As 2020 drew to a close, we were granted a significant technology patent. The key technology in this patent, called Post-Biasing, has been essential to how our technology delivers exceptional performance in many diverse products and environments today. But it will also play a critical role in new consumer experiences of the future, where sound recognition not only understands but also adapts to context.

In this post I will share more about what it is and why it is so important to high performance and adaptive sound recognition, which in turn will deliver the best experiences to end users, wherever they are and whatever they are doing.

Building a dream machine

I think of machine learning (ML) systems as being rather like sports cars; simply throwing all the components and fuel together are not sufficient for the creation of a well-performing and efficient machine. Instead, the optimal components must be put together carefully with the relevant know-how. In addition, the fuel required to run the machine, not unlike the data we feed to our ML systems, must be refined to the correct potency.

So, for any ML system to deliver optimal performance it needs the correct quality and diversity of data for training and evaluation. And it also requires underlying ML technology and domain expertise that is relevant to the specific task. But even if you do all this, it still only gets you so far. The most important measure of success is how the system performs in the real world with end users and this requires adaptability in application. After all, consumer expectations are not always in step with lab tests.

Imagine owning the Ferrari 488 Pista (I imagine that on a regular basis – although I can’t decide between classic red or yellow) and having to rebuild it each time depending on what you want to use it for – cruising down the coast, taking it round a track or simply driving along a freeway on a wet Wednesday. Luckily, your lovely, expensive Ferrari 488 Pista features Ferrari Dynamic Enhancer (FDE) technology (to describe it as just traction control would be an injustice). This means that the car can adapt to what is happening to improve the driving experience, whether that is because of a poor driving style or challenging driving conditions.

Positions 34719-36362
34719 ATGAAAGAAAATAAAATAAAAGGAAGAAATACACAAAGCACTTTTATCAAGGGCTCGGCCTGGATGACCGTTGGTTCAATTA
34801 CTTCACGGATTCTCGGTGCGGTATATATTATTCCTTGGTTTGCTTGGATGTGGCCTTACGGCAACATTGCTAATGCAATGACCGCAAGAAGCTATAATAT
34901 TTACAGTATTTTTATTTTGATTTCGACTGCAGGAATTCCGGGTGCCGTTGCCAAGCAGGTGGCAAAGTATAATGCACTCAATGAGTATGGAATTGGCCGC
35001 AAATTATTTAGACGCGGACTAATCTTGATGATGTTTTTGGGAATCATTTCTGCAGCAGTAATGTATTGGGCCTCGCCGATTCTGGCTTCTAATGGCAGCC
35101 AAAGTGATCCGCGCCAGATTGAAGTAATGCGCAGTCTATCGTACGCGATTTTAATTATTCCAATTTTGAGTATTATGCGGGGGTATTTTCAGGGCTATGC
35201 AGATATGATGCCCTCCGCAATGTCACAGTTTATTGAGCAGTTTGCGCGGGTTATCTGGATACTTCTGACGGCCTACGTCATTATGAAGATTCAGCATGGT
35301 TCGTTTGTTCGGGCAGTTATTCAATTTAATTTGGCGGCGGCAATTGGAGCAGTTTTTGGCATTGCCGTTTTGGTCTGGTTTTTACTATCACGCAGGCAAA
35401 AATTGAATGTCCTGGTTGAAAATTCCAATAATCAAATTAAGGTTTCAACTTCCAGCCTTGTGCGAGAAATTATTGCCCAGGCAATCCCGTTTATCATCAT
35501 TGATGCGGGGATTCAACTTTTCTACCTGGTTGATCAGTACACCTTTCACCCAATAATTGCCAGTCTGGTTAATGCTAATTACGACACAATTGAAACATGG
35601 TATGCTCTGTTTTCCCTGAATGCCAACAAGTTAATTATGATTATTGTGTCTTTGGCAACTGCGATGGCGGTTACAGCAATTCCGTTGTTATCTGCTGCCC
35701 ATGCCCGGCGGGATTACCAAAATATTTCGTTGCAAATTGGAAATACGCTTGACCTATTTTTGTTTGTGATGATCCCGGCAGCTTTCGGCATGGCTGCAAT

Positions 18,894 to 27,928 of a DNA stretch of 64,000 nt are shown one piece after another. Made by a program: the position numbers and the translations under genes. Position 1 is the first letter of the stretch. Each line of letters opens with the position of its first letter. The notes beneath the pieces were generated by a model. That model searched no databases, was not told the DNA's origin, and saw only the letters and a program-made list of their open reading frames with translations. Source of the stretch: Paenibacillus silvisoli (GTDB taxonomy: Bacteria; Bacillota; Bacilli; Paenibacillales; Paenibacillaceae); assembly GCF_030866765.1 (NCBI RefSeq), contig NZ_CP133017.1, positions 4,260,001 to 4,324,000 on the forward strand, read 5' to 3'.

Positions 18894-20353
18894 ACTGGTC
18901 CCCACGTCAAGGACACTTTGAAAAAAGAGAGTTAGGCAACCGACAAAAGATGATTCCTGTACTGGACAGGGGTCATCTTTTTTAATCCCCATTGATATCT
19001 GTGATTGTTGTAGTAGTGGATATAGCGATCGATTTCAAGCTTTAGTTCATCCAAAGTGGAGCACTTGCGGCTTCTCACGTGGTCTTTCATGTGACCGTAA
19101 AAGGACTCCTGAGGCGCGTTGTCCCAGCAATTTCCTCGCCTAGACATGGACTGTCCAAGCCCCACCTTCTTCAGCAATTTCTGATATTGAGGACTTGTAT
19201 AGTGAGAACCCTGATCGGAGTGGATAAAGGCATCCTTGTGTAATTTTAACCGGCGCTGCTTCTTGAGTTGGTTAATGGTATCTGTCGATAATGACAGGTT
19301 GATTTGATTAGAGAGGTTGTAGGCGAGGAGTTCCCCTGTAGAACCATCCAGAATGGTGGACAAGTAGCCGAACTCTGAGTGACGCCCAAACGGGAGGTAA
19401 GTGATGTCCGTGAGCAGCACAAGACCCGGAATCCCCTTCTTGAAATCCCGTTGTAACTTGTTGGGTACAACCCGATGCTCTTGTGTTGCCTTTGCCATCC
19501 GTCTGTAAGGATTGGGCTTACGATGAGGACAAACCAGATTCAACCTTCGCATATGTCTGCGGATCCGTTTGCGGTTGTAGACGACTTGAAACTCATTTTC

Take away FDE and you are left with a powerful machine that may not always deliver the optimal experience for the driver.

In the same spirit, from the outset we recognised the importance of building core ML systems and technology that can cope with new environments and new use case scenarios, and hence invested efforts in developing the technology to make it possible. Post-Biasing is the fruit of these efforts, and just like the Ferrari analogy above, helps us to have the same underlying dream machine but with the ability to adapt to the applications of the real world.

What is Post-Biasing?

In simple terms Post-Biasing means giving an ML system the ability to change its output or change what the host device does, based on properties not considered a core part of the sound recognition model. These ‘properties’ could be the location, time, device type, output of a separate ML system or device feature, such as accelerometers, etc.

For example, think about what you do while wearing your earbuds. You could be sitting at your desk, running through the park or on a treadmill, sitting on the train or cycling along a busy road. In each of these scenarios, the sound recognition system will be able to adapt to improve experiences by tweaking outputs or switching between models automatically. For example, it is highly unlikely that a door knock would be present or relevant if you were cycling, so the model output can be adjusted to avoid a false alert, even if the sound had similar features.